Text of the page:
This vision may seem an unrealistic illusion to those who no longer see a future for the church. They may regard it as no more than pie in the sky. They may feel that the present condition of the church in many places around the world gives us little reason for hope that the church can change and become more relevant. But I continue to believe that God will not forsake His people. He wants us not to give up on His church, because He will not abandon it.

However, our imagination must not be built on the idea that we have the required skills and the capacities to turn our imaginings into reality. It must be based on the biblical principles of what the church is in its essence. It is the body of Christ, of which we all are members, with different roles. Together we form a “kingdom of priests”—whatever our gender or status in society may be (Galatians 3:26-28). Together we are God’s extended family.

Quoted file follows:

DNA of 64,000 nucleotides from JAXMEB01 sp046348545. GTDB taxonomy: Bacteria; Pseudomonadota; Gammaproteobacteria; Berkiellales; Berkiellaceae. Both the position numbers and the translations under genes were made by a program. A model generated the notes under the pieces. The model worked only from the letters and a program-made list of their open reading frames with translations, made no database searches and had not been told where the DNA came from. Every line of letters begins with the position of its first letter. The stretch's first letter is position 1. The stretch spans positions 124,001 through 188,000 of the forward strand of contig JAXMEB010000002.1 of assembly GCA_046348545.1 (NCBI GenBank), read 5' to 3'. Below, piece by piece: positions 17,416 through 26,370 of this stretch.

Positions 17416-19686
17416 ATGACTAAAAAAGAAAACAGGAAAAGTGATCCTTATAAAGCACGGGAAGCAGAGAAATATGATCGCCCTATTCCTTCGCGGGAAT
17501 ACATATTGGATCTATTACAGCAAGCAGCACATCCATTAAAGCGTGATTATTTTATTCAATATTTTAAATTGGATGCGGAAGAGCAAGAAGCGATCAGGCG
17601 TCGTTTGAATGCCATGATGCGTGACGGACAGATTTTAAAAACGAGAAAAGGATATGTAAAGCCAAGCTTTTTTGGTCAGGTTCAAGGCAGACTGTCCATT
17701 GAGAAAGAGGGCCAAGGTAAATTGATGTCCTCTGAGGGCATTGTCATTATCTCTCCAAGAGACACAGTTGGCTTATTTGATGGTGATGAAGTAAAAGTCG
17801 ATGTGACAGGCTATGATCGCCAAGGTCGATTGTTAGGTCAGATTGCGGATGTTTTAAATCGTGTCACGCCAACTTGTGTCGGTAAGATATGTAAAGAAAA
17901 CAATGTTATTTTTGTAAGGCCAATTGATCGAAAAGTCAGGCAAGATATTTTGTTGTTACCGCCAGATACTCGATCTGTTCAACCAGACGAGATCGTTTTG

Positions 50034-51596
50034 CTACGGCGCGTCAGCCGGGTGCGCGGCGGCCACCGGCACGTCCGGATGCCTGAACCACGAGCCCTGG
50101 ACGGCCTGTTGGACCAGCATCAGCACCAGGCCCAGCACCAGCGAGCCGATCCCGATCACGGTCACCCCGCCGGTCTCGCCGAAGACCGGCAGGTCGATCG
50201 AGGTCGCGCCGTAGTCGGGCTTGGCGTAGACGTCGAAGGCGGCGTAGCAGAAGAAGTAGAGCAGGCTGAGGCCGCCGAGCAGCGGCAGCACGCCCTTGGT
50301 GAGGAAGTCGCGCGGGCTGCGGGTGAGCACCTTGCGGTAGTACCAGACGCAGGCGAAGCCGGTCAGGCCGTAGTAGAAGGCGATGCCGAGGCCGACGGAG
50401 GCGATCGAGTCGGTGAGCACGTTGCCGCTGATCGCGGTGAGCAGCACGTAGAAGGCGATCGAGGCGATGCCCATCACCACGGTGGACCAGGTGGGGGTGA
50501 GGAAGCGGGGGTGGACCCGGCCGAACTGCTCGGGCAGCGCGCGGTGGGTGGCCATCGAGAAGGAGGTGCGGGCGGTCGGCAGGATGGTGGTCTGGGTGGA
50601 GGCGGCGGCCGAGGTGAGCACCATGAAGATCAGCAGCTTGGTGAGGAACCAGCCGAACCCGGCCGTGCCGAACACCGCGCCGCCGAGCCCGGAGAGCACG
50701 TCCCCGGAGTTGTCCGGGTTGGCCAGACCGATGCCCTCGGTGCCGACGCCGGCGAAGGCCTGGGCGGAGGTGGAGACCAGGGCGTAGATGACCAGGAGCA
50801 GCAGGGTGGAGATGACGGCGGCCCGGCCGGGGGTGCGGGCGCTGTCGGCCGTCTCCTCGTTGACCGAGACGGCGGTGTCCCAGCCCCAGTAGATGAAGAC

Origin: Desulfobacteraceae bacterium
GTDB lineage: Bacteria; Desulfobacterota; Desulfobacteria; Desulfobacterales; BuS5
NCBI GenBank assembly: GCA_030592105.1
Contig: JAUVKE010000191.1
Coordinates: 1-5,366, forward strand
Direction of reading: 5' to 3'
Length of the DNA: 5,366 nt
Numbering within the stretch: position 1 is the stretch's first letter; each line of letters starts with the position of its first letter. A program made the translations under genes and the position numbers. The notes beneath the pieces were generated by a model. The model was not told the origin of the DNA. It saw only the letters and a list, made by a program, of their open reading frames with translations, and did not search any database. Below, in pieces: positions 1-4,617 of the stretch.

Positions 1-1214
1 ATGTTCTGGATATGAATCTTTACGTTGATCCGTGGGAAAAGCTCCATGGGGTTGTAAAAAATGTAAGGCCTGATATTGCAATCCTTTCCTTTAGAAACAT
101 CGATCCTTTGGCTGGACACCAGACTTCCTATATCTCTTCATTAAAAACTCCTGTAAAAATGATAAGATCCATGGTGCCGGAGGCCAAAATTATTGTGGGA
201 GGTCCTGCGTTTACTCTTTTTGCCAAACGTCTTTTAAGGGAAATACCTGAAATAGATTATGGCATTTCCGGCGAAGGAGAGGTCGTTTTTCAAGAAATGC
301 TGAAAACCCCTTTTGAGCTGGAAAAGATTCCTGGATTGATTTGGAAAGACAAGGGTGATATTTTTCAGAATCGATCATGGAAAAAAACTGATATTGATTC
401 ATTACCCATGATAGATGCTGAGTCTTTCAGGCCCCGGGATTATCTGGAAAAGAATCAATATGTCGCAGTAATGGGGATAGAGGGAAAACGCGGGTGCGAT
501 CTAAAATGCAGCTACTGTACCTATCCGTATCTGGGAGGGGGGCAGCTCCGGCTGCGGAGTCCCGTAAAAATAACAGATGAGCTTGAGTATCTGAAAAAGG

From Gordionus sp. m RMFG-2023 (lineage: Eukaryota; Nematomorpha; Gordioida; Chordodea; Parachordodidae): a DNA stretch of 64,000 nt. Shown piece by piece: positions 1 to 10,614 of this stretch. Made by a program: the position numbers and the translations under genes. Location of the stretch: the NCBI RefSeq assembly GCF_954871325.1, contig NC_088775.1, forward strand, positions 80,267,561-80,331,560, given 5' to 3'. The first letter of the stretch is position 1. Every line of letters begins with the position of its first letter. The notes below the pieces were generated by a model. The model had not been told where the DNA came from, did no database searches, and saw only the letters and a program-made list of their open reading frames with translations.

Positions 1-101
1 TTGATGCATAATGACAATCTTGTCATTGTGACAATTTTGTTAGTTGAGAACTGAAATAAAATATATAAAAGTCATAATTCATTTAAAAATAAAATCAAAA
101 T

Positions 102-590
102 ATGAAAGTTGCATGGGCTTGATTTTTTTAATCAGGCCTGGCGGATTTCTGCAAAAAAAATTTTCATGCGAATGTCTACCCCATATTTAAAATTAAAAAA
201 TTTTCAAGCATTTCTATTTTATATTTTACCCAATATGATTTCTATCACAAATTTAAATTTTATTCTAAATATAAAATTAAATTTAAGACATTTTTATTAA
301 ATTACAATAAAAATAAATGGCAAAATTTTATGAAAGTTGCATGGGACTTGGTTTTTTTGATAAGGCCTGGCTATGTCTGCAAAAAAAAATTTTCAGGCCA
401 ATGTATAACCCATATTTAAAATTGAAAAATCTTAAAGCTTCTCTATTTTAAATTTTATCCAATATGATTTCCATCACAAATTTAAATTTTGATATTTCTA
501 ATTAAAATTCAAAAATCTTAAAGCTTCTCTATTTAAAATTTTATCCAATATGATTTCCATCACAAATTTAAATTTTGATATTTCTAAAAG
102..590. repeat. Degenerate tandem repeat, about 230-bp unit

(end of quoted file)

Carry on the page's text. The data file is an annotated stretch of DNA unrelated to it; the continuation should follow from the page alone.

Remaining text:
Let’s never forget that our sanctified imagination can give us a vision of what can happen to the church if we leave enough space for the Spirit.

–Reinder Bruinsma, PhD, has served the Seventh-day Adventist Church in publishing, education, and church administration on three continents. He writes from the Netherlands where he lives with his wife Aafie. Among his latest books are “I Have a Future: Christ’s Resurrection and Mine” and “He Comes.” Email him at: [email protected]